[Humanist] 31.742 "the electric sense of analogy"?

Humanist Discussion Group willard.mccarty at mccarty.org.uk
Tue Apr 3 16:22:27 CEST 2018


                 Humanist Discussion Group, Vol. 31, No. 742.
            Department of Digital Humanities, King's College London
                       www.digitalhumanities.org/humanist
                Submit to: humanist at lists.digitalhumanities.org



        Date: Tue, 3 Apr 2018 14:02:46 +0100
        From: Willard McCarty <willard.mccarty at mccarty.org.uk>
        Subject: the electric sense of analogy


In his essay "Going beyond the information given" (1957), Jerome Bruner
identifies two aspects of creativity: "the inventive activity involved in
constructing highly generic and widely appropriate coding systems" and "the
development of a readiness to utilize appropriately already acquired coding
systems." About the latter he remarks that, "James long ago called this 'the
electric sense of analogy'..." (p. 12). Bruner does not give a reference. As
far as I have been able to discover, William James -- I am assuming Bruner
is not referring to Henry! -- never used this phrase. It is not in the
Harvard University Press authoritative edition of 1983 (with a fine
introduction by George Miller) nor in the two-volume edition published by
Henry Holt in 1890.

For obvious reasons James both refers to electricity as a phenomenon of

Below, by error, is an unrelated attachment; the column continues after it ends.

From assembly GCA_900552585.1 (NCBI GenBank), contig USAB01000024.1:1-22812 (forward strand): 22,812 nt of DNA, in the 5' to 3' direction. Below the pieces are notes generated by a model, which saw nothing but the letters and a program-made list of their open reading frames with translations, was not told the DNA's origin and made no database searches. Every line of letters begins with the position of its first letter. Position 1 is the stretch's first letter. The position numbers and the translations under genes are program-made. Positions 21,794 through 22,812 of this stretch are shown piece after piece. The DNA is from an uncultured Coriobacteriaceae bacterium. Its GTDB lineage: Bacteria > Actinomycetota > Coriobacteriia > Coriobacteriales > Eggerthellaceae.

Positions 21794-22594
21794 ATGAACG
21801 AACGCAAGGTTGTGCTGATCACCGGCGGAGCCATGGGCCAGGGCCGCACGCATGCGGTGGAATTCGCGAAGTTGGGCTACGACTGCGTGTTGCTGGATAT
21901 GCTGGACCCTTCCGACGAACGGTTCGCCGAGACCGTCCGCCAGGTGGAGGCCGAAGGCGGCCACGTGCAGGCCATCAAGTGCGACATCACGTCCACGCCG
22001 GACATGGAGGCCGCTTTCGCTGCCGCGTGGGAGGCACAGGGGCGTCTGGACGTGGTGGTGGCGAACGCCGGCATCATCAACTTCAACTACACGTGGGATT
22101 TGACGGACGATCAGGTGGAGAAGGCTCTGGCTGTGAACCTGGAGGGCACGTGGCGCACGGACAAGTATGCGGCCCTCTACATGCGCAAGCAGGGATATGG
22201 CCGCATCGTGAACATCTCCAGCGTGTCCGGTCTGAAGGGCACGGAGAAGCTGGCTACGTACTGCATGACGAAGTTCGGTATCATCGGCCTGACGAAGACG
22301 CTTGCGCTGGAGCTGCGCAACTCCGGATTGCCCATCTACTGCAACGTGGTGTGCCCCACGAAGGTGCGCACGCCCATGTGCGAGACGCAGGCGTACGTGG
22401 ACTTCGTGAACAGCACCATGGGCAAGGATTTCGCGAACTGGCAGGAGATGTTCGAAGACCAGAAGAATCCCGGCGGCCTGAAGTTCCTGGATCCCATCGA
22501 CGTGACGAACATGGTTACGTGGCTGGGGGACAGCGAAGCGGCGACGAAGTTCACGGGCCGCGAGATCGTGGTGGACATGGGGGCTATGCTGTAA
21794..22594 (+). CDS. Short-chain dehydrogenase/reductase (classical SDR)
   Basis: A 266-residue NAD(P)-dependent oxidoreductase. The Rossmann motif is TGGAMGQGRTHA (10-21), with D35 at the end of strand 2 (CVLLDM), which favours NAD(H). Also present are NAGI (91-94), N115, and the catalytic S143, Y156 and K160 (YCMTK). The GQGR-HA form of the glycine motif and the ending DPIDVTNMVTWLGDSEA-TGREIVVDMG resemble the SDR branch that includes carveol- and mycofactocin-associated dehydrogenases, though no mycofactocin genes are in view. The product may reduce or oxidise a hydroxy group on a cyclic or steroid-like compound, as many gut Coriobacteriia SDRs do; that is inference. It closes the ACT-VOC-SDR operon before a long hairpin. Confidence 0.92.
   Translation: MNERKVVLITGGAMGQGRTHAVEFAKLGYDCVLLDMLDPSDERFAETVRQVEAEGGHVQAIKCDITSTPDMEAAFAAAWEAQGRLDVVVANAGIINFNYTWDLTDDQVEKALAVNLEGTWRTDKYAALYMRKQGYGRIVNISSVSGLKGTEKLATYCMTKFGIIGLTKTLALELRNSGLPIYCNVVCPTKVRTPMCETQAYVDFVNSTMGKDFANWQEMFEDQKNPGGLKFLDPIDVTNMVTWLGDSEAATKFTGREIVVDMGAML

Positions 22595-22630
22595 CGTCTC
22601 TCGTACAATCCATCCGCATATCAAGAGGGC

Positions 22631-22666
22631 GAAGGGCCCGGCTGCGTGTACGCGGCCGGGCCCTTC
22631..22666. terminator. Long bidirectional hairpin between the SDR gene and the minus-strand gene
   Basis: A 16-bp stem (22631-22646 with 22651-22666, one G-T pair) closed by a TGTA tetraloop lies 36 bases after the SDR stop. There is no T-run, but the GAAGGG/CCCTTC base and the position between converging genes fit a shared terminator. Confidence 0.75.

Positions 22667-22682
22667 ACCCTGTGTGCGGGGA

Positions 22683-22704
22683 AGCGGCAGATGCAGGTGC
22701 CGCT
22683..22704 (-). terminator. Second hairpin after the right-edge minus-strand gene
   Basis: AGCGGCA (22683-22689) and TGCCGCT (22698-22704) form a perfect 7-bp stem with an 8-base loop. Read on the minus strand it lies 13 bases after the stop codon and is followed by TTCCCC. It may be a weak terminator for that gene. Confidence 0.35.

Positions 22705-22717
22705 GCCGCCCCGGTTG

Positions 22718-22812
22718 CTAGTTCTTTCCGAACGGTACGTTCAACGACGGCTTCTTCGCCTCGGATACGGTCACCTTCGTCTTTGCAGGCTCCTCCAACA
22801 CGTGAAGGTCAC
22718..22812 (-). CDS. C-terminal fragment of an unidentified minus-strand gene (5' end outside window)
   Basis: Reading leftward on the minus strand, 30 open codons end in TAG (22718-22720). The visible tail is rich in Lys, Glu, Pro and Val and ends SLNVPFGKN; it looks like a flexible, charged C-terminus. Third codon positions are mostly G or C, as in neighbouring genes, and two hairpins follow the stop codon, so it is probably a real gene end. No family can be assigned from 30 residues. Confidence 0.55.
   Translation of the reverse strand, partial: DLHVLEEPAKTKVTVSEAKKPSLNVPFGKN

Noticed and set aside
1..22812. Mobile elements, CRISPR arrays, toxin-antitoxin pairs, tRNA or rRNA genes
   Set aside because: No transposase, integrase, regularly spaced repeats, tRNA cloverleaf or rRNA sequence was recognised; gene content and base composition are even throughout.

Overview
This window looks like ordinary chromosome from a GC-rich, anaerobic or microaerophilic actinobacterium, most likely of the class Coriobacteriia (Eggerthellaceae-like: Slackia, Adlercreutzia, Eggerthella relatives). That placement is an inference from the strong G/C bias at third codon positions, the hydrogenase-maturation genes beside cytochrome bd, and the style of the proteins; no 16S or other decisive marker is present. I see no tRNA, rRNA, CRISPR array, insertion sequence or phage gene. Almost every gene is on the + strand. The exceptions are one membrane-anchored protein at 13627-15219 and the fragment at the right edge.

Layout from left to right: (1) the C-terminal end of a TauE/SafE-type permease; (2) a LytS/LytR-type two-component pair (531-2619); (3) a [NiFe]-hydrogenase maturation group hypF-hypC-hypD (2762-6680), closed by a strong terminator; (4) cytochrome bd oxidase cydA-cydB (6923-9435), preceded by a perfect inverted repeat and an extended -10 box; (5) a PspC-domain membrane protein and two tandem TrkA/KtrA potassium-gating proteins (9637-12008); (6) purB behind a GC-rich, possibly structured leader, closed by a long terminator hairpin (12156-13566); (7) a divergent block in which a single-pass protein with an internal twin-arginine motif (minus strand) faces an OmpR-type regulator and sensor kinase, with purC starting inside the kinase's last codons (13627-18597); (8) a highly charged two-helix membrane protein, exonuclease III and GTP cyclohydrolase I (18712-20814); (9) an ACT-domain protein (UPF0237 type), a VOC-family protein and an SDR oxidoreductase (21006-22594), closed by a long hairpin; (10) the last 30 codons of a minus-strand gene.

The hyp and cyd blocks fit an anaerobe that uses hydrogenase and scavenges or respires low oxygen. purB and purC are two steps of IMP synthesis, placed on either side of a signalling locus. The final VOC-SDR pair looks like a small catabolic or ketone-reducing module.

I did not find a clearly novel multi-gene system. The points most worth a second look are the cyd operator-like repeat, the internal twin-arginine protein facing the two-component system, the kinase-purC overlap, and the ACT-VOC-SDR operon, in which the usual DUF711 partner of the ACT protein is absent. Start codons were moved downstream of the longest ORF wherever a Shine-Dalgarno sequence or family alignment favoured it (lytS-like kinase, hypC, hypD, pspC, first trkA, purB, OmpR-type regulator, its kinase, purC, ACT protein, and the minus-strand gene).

nature and uses it metaphorically many times in Principles. The closest 
passages I can find to Bruner's quotation are these:

> When an idea stings us in a certain way, makes as it were a certain
> electric connection with our Self, we believe that it is a reality.
> When it stings us in another way, makes another connection with our
> Self, we say, let it be a reality.
(p. 1172)

and so by association,

>  ...the whole feeling of reality, the whole sting and excitement of
> our voluntary life, depends on our sense that in it things are really
> being decided from one moment to another, and that it is not the dull
> rattling off of a chain that was forged innumerable ages ago."
(p. 429)

So, am I right in thinking that Bruner set down a product of his creative
remembering that has subsequently been quoted as James' own phrase,
wonderful and apt as it is?

Yours,
WM
--
Willard McCarty (www.mccarty.org.uk/), Professor emeritus, Department of
Digital Humanities, King's College London; Adjunct Professor, Western
Sydney University; Editor, Interdisciplinary Science Reviews
(www.tandfonline.com/loi/yisr20)





More information about the Humanist mailing list